Current Cost gas meter monitoring?

As revealed at the second homecamp, Current Cost have a very nice addition to their array of energy monitoring tricks: basically a little circuit board sporting a microchip (a PIC16F689 if my squiniting is accurate) and a wireless transmitter, so the gas monitoring item on my to do list is looking a little more interesting all of a sudden.

Richard has already hooked up his gas meter to Pachube but for a few reasons I have slightly different plans. Firstly, my gas meter is not the same. Possibly better and worse for this kind of exercise at the same time: it has an RJ11 socket for counting pulses… but it is covered and declares that only approved equipment should be used. Maybe not a huge deal, but it is gas and we did have three van loads of people looking for a gas leek in the meter cupboard recently, so kind of keen to avoid any… mistakes! Though I suspect that an optical solution, leaving the meter untampered, would not be any safer but would be easier to overlook next time the meter is read. Not that it has any reflective spot on the dials as far as I’ve seen so far. (Any recommendations from someone with experience counting pulses on a Schlumberger R5 meter, or similar, would be great.)

Second difference is that I’d like to go wireless, and if possible avoid needing an arduino. The gas meter is pretty much outside the other side of the house to my home server, with no power supply. So a wireless transmitter, like the one attached to the electricity cable, would be great. It just so happens I have one of those as well now- handy!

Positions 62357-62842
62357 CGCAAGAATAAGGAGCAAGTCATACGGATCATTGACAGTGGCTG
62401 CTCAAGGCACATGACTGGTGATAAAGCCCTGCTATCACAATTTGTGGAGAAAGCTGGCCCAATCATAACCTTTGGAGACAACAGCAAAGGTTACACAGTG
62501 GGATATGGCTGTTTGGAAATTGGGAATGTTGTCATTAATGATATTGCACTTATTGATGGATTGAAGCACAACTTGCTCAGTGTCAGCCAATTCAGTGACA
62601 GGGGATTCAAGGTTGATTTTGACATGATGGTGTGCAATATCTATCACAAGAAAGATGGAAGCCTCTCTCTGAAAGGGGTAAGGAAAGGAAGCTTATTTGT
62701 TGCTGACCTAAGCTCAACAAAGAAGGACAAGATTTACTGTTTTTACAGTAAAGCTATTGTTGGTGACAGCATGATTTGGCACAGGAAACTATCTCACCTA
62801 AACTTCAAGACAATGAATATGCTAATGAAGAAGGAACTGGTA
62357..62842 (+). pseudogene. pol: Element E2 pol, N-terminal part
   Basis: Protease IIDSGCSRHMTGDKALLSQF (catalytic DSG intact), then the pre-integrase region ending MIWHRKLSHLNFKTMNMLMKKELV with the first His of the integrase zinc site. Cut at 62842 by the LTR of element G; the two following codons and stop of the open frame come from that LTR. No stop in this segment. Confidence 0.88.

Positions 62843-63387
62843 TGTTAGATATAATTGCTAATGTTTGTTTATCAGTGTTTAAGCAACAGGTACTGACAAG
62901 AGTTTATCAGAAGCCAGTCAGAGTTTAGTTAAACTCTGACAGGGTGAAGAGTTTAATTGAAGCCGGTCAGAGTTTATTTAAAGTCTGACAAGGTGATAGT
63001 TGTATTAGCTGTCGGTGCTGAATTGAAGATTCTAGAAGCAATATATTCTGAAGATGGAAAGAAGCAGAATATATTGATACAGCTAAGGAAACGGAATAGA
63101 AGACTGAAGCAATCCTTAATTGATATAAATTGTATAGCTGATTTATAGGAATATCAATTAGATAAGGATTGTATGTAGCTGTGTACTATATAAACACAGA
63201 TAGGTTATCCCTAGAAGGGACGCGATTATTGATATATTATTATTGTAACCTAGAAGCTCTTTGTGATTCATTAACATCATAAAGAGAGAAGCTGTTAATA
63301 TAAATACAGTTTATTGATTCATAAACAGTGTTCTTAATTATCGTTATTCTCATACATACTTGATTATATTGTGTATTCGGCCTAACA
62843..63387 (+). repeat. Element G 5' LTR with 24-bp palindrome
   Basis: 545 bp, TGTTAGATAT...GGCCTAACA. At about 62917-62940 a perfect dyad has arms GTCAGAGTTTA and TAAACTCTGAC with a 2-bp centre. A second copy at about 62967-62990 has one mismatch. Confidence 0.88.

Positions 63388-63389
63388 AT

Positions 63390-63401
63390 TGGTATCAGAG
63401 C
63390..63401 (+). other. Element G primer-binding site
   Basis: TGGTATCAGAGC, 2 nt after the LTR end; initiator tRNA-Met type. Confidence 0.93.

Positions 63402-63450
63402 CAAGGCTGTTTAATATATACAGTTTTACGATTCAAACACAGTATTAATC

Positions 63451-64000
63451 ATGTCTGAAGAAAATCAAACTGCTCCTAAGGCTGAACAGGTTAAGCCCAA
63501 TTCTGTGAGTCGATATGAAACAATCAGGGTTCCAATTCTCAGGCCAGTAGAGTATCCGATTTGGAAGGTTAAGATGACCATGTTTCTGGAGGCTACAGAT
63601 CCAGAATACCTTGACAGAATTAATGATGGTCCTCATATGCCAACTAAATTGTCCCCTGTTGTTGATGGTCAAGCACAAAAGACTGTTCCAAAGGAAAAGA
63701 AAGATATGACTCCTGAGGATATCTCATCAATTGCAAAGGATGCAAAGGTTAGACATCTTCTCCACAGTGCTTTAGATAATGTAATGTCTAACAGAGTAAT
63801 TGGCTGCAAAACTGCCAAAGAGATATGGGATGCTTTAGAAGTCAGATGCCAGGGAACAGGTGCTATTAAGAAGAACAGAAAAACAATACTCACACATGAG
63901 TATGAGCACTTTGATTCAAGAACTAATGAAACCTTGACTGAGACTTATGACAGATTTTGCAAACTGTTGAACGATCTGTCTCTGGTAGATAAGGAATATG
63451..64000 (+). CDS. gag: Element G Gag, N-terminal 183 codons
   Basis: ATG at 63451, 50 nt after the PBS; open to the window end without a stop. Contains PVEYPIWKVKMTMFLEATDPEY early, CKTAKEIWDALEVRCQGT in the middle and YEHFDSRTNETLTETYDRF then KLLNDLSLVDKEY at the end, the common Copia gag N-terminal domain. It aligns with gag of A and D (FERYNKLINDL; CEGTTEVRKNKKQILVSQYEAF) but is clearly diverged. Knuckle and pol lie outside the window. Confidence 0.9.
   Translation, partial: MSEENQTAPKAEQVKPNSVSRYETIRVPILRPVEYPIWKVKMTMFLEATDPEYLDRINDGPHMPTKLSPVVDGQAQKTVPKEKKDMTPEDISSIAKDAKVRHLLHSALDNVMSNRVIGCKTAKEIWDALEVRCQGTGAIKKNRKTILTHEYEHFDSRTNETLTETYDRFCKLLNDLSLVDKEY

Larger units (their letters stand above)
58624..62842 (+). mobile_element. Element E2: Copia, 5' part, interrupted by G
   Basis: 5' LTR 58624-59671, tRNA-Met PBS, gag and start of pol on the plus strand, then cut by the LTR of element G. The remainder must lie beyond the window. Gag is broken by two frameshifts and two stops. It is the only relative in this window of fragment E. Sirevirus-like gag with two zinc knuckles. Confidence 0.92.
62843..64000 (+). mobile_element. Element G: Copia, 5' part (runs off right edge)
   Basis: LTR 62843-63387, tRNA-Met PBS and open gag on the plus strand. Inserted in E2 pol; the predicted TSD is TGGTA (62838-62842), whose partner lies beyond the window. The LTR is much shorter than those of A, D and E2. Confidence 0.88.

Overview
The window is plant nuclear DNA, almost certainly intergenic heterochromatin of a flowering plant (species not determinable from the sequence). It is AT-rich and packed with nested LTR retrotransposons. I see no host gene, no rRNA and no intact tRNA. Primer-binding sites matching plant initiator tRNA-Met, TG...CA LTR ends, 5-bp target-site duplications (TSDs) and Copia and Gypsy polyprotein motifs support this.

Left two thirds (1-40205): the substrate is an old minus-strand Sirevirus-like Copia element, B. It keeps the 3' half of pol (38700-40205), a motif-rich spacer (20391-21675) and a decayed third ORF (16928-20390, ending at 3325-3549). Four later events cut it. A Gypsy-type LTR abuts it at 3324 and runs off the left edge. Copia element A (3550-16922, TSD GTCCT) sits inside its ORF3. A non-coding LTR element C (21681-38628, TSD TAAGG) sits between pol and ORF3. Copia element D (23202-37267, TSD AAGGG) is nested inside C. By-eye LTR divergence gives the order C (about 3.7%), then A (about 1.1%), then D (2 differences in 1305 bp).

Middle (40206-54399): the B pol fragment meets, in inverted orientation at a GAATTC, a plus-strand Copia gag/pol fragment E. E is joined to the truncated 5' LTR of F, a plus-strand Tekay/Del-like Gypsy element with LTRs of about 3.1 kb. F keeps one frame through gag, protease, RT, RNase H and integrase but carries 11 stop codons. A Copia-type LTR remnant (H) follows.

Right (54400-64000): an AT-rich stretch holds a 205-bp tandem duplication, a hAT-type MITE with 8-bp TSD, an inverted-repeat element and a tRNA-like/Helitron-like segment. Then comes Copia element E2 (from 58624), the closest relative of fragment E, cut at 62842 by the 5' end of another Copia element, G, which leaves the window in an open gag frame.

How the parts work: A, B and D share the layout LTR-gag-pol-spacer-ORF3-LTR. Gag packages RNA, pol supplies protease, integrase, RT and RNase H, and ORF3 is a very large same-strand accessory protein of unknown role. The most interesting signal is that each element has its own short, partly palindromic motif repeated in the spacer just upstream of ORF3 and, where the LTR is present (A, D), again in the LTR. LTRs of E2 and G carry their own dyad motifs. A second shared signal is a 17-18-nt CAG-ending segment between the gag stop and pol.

Thirdly, having a single display with all the meter readings on has to be the smart thing to do. The display I already have, and the one which will pick up signals from that transmitter, is the Current Cost. Perfect if I didn’t want a server running to connect up to Pachube/the internet, and also perfect if it’s already connected.

So all I need to do is:

  • decide how to read pulses on the gas meter (peel off that cover, or come up with some Heath Robinson alternative)
  • count the pulses and produce a pulse for the Current Cost transmitter development kit at the appropriate increments
  • find out how to pair the transmitter as a gas channel, instead of an appliance channel (if that’s possible)
  • use some gas

Update: after a bit more investigating I think I’ll be using the socket on the gas meter; I’m hopeful a repurposed spare cable from one of the many modems TalkTalk sent will do the trick. I was also wondering about simplifying the gas meter monitor to just register when I’m using gas, rather than worry about the rate. Some sort of 555 timer based circuit to keep the Current Cost dev board input 2 on between pulses maybe? The only thing that runs on gas is the boiler, so a simple on/off signal should be good enough to work out what I’m using. Dale’s recent roundup of HomeCamp 2 has some tantalizing hints of gas monitoring as well. (22 May 2009)

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9 thoughts on “Current Cost gas meter monitoring?

  1. If the only thing using the gas is the boiler why don’t you just trigger off the boiler rather than the gas meter? Dollars to Doughnuts it has a constant rate of gas usage so after a month or two of monitoring and a detailed bill you will have that rate.